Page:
REVIEW: All Is Lost
“All is Lost” is like “Life of Pi” without the tiger. Or like “The Poseidon Adventure” without Shelley Winters. Or Red Buttons. Or Gene Hackman… or anyone, except Robert Redford.
Redford is a nameless sailor on a solo yacht trip on the Indian Ocean. When his thirty-foot boat collides with an abandoned shipping container he must use all his resources to survive.
That’s it. The old man and the sea… and a yacht with a hole in the side. Like “Gravity,” the other recent “adrift in the great yonder” movie, “All is Lost” is an exercise in immersive cinema. Story is secondary to the character’s journey. There is virtually no narrative, just a boiled down man-against-nature plot and a growing sense of desperation as the sailor’s supplies dwindle.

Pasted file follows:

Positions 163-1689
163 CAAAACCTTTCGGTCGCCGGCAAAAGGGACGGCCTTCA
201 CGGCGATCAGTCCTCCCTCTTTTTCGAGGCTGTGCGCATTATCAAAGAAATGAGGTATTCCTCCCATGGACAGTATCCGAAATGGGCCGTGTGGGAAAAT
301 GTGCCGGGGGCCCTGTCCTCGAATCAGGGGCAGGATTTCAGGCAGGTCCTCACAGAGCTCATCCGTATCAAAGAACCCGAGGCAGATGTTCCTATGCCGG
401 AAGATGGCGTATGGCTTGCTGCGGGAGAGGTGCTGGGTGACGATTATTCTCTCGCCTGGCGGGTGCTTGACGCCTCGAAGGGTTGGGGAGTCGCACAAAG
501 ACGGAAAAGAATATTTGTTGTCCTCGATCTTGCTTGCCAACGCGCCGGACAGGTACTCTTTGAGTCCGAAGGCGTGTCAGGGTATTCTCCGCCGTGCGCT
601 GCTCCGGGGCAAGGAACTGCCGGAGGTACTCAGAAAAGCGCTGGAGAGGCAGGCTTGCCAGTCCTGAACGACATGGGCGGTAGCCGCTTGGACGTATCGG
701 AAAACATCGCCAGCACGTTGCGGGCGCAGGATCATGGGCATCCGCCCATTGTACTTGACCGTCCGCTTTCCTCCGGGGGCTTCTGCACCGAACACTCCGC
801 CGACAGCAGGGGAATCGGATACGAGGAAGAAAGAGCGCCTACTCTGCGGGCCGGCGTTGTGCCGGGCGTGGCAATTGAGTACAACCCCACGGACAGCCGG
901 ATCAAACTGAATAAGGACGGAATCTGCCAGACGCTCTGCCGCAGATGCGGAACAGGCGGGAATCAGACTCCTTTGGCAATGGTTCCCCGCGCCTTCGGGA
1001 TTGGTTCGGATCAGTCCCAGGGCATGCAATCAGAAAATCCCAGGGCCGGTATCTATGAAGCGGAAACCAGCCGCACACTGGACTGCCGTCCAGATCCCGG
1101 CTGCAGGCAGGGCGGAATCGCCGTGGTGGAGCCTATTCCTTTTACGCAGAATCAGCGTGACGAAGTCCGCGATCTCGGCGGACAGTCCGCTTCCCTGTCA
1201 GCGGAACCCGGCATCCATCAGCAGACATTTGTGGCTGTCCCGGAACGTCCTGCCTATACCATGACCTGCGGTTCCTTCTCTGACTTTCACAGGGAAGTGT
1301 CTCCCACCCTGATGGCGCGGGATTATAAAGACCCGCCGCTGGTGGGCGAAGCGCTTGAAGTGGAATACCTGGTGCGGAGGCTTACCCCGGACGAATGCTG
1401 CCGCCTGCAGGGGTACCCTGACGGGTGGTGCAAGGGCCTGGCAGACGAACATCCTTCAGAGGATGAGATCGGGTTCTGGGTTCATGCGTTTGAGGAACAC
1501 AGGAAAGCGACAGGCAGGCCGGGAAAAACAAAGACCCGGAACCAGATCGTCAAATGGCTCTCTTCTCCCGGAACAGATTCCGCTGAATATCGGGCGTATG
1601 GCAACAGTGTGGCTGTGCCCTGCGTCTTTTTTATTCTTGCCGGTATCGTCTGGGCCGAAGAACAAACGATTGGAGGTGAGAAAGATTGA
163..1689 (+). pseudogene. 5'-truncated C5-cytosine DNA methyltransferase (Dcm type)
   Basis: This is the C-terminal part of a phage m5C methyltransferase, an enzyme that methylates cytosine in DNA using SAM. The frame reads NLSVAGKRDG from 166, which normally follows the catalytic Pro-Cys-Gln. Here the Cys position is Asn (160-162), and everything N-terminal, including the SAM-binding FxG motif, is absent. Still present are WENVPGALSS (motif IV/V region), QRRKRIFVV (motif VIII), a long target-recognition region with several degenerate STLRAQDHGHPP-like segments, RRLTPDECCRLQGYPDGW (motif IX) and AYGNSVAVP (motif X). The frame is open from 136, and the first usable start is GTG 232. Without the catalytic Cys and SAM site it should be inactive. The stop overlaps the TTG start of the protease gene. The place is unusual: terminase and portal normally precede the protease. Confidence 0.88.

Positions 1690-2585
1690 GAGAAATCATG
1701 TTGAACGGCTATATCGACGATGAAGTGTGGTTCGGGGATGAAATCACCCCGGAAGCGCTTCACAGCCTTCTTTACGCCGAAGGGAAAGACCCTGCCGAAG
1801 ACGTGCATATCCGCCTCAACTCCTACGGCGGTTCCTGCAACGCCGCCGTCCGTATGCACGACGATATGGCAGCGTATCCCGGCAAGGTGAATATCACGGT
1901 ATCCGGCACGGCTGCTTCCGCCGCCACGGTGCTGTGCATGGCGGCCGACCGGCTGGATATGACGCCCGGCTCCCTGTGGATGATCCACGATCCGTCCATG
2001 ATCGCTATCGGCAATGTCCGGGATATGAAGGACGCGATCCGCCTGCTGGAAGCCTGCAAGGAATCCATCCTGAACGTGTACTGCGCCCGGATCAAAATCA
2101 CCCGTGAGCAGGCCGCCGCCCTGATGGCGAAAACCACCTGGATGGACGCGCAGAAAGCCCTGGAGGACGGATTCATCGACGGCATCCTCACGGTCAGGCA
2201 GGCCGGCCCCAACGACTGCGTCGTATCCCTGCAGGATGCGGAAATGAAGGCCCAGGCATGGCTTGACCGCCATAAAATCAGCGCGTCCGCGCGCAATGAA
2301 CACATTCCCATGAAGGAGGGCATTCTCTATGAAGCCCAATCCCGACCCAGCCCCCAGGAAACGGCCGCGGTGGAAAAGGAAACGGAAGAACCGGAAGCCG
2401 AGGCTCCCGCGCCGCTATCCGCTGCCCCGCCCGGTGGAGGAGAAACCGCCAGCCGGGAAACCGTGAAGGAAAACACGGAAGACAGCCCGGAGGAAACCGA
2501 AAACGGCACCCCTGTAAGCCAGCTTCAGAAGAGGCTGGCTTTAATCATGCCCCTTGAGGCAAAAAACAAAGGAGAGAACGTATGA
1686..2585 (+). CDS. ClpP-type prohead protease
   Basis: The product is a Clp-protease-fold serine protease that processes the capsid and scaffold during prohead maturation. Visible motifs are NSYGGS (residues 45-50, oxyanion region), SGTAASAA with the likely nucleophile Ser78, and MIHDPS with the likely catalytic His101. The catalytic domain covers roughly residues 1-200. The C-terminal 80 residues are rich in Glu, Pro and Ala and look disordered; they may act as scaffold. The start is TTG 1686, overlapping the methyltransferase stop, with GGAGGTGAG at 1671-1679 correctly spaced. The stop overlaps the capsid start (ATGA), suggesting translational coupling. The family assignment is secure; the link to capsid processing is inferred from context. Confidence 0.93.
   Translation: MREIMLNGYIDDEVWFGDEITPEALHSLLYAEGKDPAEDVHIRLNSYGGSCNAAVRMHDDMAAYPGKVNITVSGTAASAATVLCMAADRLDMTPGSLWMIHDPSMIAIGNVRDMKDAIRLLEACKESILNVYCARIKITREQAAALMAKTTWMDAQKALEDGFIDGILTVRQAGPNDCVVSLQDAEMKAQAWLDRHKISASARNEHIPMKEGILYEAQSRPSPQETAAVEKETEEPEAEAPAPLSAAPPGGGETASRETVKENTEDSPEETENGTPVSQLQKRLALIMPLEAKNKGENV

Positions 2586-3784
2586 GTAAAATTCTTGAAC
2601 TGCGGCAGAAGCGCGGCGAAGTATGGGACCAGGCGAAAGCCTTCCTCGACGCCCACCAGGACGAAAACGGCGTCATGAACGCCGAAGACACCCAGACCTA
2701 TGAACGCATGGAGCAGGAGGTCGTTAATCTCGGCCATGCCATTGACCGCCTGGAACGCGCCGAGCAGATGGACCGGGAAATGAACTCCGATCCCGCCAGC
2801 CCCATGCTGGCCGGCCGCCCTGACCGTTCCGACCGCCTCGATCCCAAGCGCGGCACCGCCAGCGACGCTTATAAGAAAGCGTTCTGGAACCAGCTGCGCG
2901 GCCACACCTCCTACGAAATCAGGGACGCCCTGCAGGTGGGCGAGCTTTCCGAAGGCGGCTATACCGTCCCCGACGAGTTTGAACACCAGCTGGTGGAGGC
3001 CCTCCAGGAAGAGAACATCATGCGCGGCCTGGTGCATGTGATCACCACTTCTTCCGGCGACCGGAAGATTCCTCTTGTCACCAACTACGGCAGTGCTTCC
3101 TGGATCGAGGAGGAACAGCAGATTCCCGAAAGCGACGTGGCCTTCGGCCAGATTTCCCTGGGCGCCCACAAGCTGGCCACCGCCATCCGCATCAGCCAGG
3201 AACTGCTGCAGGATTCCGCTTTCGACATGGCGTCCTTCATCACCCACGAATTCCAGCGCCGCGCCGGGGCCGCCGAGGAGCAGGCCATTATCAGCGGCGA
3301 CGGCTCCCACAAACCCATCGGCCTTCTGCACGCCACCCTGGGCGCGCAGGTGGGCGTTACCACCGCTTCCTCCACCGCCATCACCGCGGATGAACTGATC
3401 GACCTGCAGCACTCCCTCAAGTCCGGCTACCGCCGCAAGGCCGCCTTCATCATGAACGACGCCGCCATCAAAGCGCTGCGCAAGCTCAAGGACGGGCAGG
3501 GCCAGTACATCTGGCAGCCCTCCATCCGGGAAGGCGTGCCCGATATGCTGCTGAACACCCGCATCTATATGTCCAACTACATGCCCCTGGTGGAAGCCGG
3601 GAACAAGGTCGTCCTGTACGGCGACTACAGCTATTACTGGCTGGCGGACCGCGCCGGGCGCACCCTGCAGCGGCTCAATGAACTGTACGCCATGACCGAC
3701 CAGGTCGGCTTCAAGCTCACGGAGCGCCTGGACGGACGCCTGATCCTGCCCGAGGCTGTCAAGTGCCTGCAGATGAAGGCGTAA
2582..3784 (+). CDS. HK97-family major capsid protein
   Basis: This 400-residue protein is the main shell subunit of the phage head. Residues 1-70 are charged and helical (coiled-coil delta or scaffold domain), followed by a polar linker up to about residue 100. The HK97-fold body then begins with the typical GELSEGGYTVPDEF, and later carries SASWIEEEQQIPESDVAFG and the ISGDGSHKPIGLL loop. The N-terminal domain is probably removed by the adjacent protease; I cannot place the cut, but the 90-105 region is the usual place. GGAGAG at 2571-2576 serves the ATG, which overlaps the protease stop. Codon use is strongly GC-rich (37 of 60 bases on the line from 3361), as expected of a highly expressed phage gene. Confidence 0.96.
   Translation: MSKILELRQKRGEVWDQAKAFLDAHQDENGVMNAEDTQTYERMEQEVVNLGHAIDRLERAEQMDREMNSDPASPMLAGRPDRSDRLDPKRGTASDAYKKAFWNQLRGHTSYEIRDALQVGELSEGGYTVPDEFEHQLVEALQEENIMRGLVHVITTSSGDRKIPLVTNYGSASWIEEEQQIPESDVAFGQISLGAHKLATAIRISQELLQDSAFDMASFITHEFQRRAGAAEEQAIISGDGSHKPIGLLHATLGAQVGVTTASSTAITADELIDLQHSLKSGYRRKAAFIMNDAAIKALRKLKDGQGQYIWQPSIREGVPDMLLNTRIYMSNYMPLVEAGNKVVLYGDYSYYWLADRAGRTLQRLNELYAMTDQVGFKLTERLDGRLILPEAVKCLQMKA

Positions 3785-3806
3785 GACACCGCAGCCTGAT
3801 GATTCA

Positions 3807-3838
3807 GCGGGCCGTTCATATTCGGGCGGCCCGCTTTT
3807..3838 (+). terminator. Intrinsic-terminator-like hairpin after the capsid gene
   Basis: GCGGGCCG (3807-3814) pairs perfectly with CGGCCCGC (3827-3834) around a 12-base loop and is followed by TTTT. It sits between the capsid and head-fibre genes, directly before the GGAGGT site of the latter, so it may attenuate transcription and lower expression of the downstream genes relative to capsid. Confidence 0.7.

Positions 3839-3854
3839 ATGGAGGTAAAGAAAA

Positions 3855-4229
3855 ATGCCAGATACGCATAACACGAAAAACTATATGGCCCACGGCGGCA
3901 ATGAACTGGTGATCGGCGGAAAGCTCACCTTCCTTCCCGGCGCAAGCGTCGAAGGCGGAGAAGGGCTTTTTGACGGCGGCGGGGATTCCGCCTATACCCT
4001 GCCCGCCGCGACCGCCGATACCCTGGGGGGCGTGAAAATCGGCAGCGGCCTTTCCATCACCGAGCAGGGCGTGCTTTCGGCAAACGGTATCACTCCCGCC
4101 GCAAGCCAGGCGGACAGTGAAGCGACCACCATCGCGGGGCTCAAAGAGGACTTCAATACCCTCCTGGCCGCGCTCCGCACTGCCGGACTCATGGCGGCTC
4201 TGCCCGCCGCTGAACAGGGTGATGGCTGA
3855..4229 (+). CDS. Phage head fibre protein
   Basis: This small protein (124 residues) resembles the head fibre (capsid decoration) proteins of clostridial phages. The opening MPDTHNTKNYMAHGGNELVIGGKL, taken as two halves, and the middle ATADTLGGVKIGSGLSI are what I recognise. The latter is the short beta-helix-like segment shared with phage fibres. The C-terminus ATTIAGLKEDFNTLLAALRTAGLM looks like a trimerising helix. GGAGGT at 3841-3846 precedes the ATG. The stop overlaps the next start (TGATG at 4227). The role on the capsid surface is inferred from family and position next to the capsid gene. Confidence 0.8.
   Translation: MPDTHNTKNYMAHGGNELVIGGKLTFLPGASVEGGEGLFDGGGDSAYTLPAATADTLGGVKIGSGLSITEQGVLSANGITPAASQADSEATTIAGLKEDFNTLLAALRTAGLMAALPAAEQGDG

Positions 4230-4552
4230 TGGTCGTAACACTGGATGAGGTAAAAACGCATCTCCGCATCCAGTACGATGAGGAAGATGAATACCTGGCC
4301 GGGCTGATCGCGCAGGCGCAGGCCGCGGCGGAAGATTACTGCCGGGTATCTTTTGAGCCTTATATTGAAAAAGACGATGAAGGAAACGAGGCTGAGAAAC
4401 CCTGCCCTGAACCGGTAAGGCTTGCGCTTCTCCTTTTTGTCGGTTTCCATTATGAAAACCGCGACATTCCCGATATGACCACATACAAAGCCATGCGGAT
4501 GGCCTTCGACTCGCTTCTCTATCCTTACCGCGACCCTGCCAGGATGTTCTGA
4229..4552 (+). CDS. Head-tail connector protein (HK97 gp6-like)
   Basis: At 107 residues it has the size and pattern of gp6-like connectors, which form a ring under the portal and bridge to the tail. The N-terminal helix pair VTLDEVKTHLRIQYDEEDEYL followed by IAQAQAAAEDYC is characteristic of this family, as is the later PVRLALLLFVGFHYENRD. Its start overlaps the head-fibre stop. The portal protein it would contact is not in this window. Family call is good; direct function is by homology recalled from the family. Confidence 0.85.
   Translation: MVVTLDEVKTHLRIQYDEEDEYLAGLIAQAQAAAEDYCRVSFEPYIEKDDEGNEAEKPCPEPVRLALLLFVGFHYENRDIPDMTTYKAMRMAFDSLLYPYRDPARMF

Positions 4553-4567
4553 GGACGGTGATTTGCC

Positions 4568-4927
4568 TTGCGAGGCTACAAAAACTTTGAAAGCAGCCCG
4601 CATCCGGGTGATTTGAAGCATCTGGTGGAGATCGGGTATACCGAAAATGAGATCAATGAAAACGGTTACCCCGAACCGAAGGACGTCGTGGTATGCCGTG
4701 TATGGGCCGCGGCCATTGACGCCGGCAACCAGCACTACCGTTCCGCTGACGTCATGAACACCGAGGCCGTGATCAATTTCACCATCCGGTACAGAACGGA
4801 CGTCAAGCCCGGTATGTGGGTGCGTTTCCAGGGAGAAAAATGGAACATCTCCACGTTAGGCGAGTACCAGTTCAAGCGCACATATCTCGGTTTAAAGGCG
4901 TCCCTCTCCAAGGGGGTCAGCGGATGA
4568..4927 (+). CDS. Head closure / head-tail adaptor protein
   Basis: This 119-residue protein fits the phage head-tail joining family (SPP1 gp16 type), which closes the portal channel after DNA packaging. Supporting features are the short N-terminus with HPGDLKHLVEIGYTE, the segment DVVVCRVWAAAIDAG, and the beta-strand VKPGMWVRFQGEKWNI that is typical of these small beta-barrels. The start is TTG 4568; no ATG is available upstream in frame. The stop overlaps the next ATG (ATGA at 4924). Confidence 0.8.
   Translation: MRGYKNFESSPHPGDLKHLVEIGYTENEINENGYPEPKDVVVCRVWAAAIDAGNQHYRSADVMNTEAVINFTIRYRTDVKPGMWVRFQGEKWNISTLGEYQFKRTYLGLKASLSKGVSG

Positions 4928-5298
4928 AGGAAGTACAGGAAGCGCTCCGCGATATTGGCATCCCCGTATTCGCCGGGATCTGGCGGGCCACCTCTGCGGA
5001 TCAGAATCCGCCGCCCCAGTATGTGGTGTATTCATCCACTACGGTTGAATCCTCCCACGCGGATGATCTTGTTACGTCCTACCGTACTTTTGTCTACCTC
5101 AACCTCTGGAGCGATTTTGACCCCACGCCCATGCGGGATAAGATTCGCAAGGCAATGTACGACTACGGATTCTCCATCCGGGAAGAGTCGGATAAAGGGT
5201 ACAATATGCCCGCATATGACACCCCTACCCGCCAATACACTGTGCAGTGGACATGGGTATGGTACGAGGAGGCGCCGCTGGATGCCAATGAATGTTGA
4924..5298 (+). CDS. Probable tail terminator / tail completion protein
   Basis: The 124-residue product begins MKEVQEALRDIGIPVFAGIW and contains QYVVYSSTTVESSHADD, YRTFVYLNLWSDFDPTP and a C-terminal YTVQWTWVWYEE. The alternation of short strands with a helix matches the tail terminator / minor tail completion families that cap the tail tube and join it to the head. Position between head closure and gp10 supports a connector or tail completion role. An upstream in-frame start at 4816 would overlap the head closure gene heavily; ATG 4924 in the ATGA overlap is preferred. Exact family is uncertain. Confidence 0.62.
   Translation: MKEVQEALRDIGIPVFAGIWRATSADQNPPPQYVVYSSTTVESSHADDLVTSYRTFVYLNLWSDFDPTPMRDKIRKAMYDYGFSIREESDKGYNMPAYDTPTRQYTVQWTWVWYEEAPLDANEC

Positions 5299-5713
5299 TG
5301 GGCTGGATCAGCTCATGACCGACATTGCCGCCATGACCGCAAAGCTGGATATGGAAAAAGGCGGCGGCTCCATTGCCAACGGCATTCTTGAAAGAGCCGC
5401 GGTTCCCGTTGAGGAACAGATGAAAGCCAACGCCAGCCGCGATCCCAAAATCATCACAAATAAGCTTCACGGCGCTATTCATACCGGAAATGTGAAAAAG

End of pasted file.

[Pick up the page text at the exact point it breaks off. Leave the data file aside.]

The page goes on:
The drama comes from the surroundings, the harsh world recreated by director J.C. Chandor (whose last film “Margin Call” was an overlooked gem). It’s claustrophobic, made doubly intense by watery sound effects and a building feeling of helplessness portrayed on Redford’s face.
The actor is in every frame of the film and although he only speaks a dozen or so lines—many of which are the monosyllabic utterances of distress you’d expect—he manages to create a compelling persona despite the lack of backstory, context or any of the traditional hangers characters get hung on. He is the essence of the film, a man hell bent on survival against increasingly difficult odds.
“All is Lost” is probably more audacious than it is entertaining, but it showcases Chandor’s nimble footed technique and Redford’s effortless star power. Alone and figuratively naked, he holds the screen for the entire 106 minutes, eloquently commenting on the human condition with no words, just action.